Re: Installation instructions for Laptop
On Sun, Mar 28, 2004 at 09:06:28PM -0500, Eric Pineault wrote:
> If you've found this list then you probably have heard of this site:
> if not check it out you might find your machine.
> I suggest you try a knoppix system (knoppix.org) to check what works and
> what doesn't, work on from there. That's if you want to stay away from a
> commercial distribution, ie debian. If you want to pay try mandrake or Suse
> they are newbie friendly.
I'm sorry, but I have to contradict this recommendation. SuSE is
a bad idea for newbies, because it tends to mess with the system
configuration in /etc and elsewhere all the time, thereby confusing
and frustrating anyone who tries to learn system administration.
> > Hello,
> > I have a HP ZE4560 AMD 1.8GhZ Laptop. I currently have Windows XP on
> > my laptop however I am planning to install Linux on it. Could you
> > suggets as what Versions of Linux are stable and what are the
> > instructions to be followed while installing it. I have been told by
> > many of my friends that installing Linux on laptop is not a good idea
> > as it may make the systems unstable. Is that true
Certainly not in general. I've had three notebooks and helped install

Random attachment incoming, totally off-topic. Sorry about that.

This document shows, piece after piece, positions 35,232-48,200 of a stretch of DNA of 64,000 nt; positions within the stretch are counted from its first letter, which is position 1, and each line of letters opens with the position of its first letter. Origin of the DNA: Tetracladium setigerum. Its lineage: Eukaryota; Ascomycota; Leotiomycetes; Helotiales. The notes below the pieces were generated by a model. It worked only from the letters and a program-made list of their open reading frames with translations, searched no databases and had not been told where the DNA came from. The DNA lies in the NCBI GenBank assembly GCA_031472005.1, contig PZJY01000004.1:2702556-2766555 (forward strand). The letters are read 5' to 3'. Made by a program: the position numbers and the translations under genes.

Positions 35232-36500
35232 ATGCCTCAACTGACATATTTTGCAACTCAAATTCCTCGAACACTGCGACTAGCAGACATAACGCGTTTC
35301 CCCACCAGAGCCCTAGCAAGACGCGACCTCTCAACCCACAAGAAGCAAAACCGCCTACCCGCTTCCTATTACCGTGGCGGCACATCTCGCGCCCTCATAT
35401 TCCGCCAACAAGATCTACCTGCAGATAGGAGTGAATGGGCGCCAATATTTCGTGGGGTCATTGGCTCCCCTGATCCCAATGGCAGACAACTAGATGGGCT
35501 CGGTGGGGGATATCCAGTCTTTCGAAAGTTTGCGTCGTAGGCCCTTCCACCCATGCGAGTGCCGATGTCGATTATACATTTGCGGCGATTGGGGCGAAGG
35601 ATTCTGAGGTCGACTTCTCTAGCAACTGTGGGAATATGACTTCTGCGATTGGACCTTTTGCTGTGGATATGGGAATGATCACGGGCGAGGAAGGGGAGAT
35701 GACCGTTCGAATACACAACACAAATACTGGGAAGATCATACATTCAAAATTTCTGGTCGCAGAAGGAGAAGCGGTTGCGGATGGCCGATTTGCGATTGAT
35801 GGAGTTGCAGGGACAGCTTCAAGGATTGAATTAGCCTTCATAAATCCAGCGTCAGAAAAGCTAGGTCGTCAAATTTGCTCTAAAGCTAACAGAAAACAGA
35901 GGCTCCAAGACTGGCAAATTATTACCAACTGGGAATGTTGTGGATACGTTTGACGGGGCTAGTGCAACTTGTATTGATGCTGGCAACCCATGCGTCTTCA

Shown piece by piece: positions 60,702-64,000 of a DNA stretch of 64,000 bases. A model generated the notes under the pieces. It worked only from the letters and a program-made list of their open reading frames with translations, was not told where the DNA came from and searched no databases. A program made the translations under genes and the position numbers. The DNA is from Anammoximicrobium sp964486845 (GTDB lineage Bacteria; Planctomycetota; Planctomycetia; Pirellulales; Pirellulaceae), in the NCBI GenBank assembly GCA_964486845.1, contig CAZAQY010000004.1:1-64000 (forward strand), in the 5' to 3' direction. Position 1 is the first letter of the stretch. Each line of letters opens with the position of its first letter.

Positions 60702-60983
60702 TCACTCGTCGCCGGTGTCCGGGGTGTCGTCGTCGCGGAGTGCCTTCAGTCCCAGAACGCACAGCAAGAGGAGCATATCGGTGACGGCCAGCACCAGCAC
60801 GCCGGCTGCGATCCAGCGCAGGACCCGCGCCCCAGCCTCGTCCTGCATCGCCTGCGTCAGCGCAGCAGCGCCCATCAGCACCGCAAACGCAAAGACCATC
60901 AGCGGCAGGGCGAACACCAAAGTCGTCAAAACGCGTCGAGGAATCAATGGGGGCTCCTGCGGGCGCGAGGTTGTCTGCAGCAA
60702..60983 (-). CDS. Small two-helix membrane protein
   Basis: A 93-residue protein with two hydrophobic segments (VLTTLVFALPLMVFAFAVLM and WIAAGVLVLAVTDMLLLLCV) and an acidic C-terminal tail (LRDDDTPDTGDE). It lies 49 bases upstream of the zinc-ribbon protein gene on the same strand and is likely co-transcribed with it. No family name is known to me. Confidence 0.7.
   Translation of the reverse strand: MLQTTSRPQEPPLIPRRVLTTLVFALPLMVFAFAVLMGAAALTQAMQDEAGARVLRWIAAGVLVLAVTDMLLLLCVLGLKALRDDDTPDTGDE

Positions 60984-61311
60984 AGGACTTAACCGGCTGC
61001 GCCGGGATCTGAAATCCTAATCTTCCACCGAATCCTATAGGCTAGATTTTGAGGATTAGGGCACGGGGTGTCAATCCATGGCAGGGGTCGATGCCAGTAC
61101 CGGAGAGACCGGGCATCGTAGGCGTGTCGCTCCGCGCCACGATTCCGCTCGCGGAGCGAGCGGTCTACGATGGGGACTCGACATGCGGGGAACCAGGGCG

Linux on some more. They all run very stably.
Instability mostly these sources:
* When Linux is to be installed in addition to Windows, this usually
requires that the Windows partition is somehow shrinked. If that
is not done properly, the Windows system may be messed up. (Then,
if recovery of the Windows system is attempted, this may result
in screwing up the newly installed Linux system etc.)
* Some notebooks have very new or "exotic" hardware components, and
Linux support for these is in some preliminary stage, i.e.
under development. In these cases, Linux may indeed be unstable,
due to that specific piece of hardware. In these cases, the system
usually can be rendered stable by removing the drivers for the
problematic piece of hardware.
* Suspending the system using ACPI may, in many cases, not work
Regarding Debian, using the testing or unstable distribution may result
in a more stable system (counterintuitively) -- most packages in the
testing distribution are not more "unstable" than their counterparts in
distros other than Debian.
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